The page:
Post number 5 of 33 in The Ganymede Progression.

Pride has a variety of meanings. One can be proud of oneself, or of others. One can be proud in the sense that they will suffer no criticism from others. Pride can be a flaw, one can be “too proud” so they see only what’s good about themselves or what they’re doing, at the expense of clarity on the work yet to be done. It’s important to take a degree of pride in what we do. There is no reason not to enjoy the fruits of our labours, and to appreciate the rewards we have earned. But we must not do so at the expense of a more rounded view which includes the problems we still face, the learning we still need to undertake. The growth we will always require.

I would suggest the opposite of pride is shame. Shame is an inverse kind of pride, a detraction from our self-image earned by actions we do not feel proud of, rather than gained by them. Shame is an emotion which can teach us a great deal – as pride reqards us, so shame chides us. But again, an excess of shame is not beneficial and can make us unbalanced people. I don’t suggest it’s wise to “cultivate shame” – only to feel it, to understand it and the lessons it contains. How can we wish to improve an aspect of our interaction with the world until we recognise it as imperfect?

For me, humility is an alternative to an excess of pride rather than opposite to it. We can be pleased with the humility we achieve – one could describe that as a form of pride gained in humility. But one cannot be “a proud person” whilst remaining humble. I feel there’s a great deal of pride to be gained in humble actions, and honestly I don’t see these elements as incompatible, or as elements on the same spectrum. I can be overly humble, and feel ashamed. And I can be humble in a correct proportion and feel proud.

Pride can separate us from those around us. When we place ourselves above others, even above our former selves, we ignore a very important and fundamental truth of reality; that we are all one. We are a continuous, contiguous element of that-which-is: the Force. I’m reminded of a key passage from the Tao Te Ching:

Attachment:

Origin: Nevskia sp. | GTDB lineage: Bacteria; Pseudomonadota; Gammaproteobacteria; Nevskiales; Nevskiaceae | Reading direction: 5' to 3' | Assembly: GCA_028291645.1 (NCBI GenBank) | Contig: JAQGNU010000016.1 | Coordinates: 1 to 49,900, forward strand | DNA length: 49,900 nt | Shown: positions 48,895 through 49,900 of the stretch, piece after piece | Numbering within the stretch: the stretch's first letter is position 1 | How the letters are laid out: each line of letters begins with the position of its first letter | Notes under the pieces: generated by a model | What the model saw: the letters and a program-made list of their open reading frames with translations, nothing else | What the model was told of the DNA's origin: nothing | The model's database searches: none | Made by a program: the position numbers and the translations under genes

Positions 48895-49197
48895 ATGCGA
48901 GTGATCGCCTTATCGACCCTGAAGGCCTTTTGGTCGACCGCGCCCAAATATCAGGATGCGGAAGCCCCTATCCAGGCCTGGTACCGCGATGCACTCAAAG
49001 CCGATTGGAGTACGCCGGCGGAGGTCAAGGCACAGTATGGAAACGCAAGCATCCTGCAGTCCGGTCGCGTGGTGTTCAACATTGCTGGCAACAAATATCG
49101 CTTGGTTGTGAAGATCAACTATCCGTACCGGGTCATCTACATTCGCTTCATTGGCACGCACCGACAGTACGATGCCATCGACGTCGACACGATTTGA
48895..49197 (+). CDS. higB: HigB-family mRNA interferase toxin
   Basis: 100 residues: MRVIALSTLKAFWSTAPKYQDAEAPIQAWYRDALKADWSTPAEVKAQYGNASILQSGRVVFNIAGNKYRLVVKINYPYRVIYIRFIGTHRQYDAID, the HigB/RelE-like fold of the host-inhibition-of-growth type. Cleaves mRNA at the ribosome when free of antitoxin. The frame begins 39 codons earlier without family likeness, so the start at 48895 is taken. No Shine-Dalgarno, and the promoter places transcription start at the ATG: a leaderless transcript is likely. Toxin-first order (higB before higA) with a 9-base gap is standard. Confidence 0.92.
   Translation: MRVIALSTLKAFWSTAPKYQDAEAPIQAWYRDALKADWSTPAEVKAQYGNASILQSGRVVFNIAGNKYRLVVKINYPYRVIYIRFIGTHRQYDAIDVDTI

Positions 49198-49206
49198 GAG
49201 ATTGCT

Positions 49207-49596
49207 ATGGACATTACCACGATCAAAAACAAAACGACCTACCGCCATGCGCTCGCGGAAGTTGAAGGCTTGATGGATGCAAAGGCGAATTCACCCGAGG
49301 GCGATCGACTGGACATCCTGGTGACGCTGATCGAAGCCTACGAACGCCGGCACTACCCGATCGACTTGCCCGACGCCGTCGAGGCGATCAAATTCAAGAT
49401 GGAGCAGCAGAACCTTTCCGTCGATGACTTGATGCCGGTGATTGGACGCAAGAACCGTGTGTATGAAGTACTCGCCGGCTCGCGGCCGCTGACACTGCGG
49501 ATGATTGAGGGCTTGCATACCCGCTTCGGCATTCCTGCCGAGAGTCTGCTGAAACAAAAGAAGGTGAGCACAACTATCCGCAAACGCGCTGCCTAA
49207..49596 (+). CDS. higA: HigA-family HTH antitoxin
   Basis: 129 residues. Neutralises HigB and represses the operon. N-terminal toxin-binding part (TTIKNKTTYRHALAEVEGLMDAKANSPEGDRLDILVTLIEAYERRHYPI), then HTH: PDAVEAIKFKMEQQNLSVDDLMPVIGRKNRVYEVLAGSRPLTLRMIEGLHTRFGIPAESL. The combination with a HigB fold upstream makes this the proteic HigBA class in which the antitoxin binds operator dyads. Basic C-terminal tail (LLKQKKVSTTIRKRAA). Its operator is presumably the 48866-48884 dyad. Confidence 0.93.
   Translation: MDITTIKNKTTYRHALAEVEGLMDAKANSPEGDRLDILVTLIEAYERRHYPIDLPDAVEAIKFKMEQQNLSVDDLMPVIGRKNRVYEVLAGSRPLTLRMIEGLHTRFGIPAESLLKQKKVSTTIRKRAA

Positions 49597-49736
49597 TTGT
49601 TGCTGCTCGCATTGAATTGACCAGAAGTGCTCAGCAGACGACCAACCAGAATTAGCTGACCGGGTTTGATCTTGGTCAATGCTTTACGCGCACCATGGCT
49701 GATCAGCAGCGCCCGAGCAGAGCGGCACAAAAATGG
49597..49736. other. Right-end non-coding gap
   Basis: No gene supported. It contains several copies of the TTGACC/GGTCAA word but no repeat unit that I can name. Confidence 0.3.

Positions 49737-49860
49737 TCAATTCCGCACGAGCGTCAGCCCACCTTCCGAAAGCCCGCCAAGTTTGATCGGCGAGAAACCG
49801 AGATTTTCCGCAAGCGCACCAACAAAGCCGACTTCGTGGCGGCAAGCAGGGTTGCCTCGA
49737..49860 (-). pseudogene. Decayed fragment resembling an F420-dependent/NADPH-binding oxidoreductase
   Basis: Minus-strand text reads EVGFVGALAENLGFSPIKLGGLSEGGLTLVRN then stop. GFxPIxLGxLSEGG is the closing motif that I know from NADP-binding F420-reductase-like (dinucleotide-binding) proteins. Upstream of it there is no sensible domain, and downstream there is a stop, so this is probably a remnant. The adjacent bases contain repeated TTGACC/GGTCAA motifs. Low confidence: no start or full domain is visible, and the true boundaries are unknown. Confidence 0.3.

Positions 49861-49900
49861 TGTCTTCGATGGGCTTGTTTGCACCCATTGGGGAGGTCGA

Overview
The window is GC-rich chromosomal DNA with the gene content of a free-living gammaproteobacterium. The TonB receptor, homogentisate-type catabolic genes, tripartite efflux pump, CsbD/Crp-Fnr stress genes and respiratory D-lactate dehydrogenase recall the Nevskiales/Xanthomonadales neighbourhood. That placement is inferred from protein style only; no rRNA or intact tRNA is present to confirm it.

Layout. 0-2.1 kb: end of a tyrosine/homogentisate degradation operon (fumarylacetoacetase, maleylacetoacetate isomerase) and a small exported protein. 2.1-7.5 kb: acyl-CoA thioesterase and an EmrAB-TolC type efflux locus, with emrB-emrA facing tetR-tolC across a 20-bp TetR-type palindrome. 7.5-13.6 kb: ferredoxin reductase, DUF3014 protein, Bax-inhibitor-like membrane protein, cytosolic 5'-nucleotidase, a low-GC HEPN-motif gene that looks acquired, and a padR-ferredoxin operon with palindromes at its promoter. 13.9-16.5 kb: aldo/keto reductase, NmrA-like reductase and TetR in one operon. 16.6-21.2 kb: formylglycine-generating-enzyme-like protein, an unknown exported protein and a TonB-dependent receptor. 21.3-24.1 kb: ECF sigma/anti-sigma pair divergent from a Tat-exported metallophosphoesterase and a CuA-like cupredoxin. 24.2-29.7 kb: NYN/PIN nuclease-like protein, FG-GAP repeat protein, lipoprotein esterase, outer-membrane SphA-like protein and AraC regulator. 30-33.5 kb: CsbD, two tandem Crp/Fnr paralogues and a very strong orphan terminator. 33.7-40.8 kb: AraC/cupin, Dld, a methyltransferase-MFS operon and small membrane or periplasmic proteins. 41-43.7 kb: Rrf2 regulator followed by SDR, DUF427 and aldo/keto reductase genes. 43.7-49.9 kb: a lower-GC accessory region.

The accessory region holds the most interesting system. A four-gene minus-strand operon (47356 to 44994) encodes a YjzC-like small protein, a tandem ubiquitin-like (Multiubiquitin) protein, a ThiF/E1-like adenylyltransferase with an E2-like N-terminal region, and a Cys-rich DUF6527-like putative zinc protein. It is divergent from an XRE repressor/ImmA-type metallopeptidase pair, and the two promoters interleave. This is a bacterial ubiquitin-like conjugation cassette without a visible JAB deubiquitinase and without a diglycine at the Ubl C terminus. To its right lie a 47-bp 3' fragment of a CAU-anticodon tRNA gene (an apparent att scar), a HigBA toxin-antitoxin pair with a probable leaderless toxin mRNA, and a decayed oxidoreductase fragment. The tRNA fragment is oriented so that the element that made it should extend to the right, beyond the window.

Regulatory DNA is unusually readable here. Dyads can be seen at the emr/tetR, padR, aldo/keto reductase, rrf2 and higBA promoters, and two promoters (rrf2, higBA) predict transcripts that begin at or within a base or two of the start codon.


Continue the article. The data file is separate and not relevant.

Don’t glorify heroes, And people will not contend.
Don’t treasure rare objects, And no one will steal.
Don’t display what people desire, And their hearts will not be disturbed.
Therefore, the Sage rules By emptying hearts and filling bellies,
By weakening ambitions and strengthening bones;
Leads people Away from knowing and wanting;
Deters those who know too much From going too far:
Practices non-action And the natural order is not disrupted.

Pride in excess encourages us to place ourselves “above” things in a similar way, and I agree with the message of the Old Master; it is unwise to hold anything in too high of an esteem – especially ourselves, who we know to be flawed in many important ways from experience, but similarly recognise as perfect, unique and beautiful in our singularity. Pride is something which must be held in balance, and as I said in my previous entry it is a weak mind which places itself in too high an esteem, or is too impressed by itself.

To put it bluntly, the hand that paints one’s masterpiece is the same hand that wipes one’s arse.

Times in my life where I’ve been proud have generally been moments where I’ve achieved something I didn’t believe myself capable of. The times that I have dealt with that pride the best have been those where I used the momentum to continue achieving, to live better, to do more. The moments where I have handled my pride shamefully have involved me crowing about how good I am, how well I’ve done, to stop achieving to figuratively admire myself in the mirror.

I guess as I move along in my life I have less and less time for pride, both in myself and in others. Sure, I enjoy the pride my children display in their endeavours, but I feel that’s where pride has its most important place; it’s a learning tool many come to dispose of when they reach maturity (and which plenty hold onto endlessly, in their ongoing immaturity), but for kids, pride is a well-deserved reward for accomplishing something personally challenging. At the same time, we can all call to mind the boastful kids who crow of their achievements while others struggle. And I imagine we all feel similarly about that kind of excessive, “loud” pride.

So pride is not a bad thing, in moderation. There is no shame in being proud of one’s accomplishments, but only so far as they don’t prevent us from endeavouring to go on accomplishing. Pride should not be an excuse to demean, belittle or otherwise attack others. Pride should not make us Proud, so to speak. We can be quietly pleased with things we do, but none of us can think ourselves “there”, not really. We all have stupid moments, weak moments, angry moments. We have plenty to be “ashamed of” (I’m trying to think of a weaker phrase as that does come over a little stronger than I mean it, but hopefully my meaning is clear in the context), and that should hold our pride in balance. I spoke in my last post about the erroneous notion of “getting there”. A proud person can think of themselves as “there”, or “getting there”, and that is a delusion.

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